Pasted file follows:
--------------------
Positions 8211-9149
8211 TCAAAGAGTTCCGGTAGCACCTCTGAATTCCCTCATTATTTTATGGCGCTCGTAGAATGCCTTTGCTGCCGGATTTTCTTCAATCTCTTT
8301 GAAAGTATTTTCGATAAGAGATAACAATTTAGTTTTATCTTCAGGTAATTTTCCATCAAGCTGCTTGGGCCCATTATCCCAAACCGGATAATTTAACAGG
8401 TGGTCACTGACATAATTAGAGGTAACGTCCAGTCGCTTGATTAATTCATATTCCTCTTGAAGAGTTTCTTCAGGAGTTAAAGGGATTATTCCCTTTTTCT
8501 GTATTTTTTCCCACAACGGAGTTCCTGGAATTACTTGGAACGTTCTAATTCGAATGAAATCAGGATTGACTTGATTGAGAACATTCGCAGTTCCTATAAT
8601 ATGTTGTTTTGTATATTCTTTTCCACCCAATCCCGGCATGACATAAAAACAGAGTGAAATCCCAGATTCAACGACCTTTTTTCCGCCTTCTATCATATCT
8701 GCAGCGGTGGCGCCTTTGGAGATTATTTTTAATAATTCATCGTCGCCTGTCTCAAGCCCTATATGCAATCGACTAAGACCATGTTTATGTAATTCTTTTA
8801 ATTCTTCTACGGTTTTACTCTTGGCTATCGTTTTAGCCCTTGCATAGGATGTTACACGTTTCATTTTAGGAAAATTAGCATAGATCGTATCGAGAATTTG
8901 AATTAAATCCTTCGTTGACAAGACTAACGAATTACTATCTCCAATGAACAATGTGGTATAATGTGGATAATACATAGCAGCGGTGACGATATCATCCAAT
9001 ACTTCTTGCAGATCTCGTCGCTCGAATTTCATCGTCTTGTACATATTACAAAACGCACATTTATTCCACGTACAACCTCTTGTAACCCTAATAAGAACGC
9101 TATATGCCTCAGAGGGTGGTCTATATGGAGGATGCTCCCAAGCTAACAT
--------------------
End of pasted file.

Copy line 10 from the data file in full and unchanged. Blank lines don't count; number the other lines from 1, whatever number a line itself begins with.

9001 ACTTCTTGCAGATCTCGTCGCTCGAATTTCATCGTCTTGTACATATTACAAAACGCACATTTATTCCACGTACAACCTCTTGTAACCCTAATAAGAACGC